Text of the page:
Thailand : Fishing rights and licences
A new fishery law may help
A proposed law for Thailand could prevent conflicts between industrial and small-scale fisheries, as well as help conserve resources
This article, written by Tadashi Yarnamoto, Professor Emeritus of Nihon University, Tokyo, is based on his report for a proposed fishery law for Thailand
Until the 1950s, inland water fishery was the mainstay of Thai fisheries. During this period, the marine fishery was confined to coastal waters with the use, mainly, of non-powered sail boats. Trawl fishery was introduced in 1960. Subsequently, other industrial fisheries like purse-seining helped the Thai marine fishery to grow. The total marine fishery production rose from 30,000 tonnes in 1960 to 2.8 million tonnes in 1991.
Thai marine fishery has a dual structure comprising coastal fishery, and offshore and distant-water fishery. The former is operated by fisherfolk households and is the small-scale fishery, while the latter, operated by enterprises using hired fishermen, is the industrial fishery. This dual structure exists in almost all Asian countries, including Japan.
By 1990, there were 47,836 fishery establishments throughout Thailand. Of this, 89 per cent or 42,422 were fishery households engaged in coastal fishery. The remainder were enterprises engaged in offshore and distant-water fisheries.
Since its inception, the Thai trawl fishery has come into conflict with coastal fishery, as it tends to operate in the coastal waters. In the absence of a restricted fishing licence system in industrial fisheries, the number of trawlers increased tremendously. The 1990 marine fishery inter-census survey put the total number of trawlers at 7,100. Although the figures show a declining trend since 1985, this growth led to the overexploitation of demersal resources in Thai waters. Some trawlers operate without permits.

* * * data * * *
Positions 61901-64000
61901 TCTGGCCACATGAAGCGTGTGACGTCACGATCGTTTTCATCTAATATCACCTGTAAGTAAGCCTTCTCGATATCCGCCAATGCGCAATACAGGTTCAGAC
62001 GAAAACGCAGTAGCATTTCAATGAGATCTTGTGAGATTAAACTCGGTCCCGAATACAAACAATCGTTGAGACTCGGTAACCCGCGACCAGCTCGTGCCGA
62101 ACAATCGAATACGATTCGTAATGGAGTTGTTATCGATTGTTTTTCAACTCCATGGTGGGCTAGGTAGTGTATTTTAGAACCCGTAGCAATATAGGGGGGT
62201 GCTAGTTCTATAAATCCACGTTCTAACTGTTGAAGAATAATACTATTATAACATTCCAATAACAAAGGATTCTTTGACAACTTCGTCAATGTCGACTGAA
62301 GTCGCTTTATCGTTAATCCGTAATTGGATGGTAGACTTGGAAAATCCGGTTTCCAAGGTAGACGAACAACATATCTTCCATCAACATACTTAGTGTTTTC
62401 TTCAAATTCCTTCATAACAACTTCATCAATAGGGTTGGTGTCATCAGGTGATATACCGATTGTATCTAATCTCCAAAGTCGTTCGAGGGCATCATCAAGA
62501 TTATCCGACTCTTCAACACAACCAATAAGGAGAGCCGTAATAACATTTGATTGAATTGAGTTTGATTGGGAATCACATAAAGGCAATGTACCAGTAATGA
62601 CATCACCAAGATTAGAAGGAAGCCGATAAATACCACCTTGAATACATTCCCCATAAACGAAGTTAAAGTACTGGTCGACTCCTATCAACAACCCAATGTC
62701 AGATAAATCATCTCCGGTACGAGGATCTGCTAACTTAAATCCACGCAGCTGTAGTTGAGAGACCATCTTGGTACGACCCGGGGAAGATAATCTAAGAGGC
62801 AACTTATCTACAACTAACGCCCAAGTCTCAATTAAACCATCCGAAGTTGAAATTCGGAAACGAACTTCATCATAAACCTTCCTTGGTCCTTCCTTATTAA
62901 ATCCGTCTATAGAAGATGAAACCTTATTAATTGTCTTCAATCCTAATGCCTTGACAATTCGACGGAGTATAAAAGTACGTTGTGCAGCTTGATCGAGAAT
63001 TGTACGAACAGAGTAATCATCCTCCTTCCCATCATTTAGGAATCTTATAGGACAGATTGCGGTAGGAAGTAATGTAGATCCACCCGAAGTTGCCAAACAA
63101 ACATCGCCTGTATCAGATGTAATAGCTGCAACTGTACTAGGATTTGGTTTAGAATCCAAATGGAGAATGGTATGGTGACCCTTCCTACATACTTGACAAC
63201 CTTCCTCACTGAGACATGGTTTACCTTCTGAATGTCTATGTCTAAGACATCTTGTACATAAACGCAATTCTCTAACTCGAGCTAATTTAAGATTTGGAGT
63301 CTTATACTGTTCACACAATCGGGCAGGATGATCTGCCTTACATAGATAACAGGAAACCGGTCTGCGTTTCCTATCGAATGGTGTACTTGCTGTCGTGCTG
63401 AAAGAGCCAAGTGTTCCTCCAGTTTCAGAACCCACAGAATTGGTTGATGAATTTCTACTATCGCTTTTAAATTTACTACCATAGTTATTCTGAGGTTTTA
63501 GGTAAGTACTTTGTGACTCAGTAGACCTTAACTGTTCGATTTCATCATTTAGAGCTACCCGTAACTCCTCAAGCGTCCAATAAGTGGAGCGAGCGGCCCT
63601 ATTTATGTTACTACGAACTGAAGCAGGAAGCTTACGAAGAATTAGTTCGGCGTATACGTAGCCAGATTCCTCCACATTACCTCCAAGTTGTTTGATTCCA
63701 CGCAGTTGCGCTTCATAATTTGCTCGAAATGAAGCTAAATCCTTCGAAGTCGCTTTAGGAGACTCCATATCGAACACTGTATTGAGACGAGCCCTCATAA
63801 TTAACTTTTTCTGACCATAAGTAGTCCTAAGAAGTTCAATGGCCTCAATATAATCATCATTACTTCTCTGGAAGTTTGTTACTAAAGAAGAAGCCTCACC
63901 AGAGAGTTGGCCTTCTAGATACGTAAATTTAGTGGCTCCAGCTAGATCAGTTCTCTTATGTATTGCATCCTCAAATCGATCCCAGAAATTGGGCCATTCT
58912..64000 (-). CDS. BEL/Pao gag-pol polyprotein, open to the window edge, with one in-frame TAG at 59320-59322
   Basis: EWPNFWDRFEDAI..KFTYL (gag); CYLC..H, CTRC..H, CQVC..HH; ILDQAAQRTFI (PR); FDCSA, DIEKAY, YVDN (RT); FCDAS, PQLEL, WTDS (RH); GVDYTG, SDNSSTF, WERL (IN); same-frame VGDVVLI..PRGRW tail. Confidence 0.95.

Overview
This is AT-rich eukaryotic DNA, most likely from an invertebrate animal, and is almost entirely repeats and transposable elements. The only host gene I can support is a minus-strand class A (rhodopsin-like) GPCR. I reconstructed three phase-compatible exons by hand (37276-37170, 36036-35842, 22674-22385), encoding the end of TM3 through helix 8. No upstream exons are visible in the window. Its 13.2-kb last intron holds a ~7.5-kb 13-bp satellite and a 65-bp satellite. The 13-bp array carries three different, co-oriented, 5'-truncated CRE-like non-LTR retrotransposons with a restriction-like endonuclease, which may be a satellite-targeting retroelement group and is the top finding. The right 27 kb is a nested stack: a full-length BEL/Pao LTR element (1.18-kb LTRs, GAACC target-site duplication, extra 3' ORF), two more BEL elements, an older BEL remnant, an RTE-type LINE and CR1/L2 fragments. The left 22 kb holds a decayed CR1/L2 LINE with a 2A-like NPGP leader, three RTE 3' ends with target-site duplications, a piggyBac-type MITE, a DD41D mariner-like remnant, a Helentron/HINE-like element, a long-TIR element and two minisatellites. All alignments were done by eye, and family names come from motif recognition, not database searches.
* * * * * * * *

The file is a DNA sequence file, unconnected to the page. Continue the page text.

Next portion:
In contrast to the industrial fishery, the small-scale fishery in Thailand has many other problems: industrial fishing’s encroachment into coastal waters, depletion of coastal resources by coastal fishermen themselves, conflicts between different groups of small-scale fishermen, and declining income leading to lower standards of living.
The present Fisheries Act was enacted in 1953, when Thai marine fisheries were still at an infant state and the management of fisheries was not required. Hence, the current Act has no provision for fishing rights and licences which could help establish a fisheries management programme.
A fishing right is normally granted to a fishermen’s organization established at the level of a fishing village or a larger area. In Thailand, fishermen’s organizations are hardly developed. There is also the question of the extent of the administrative area within which the organization should be established.
There is a close link between the sea area granted by a fishing right and the length of the sea coast where the fishermen’s organization is based. Thus, when the length of the coast is short, the actual sea area for fishing will be small.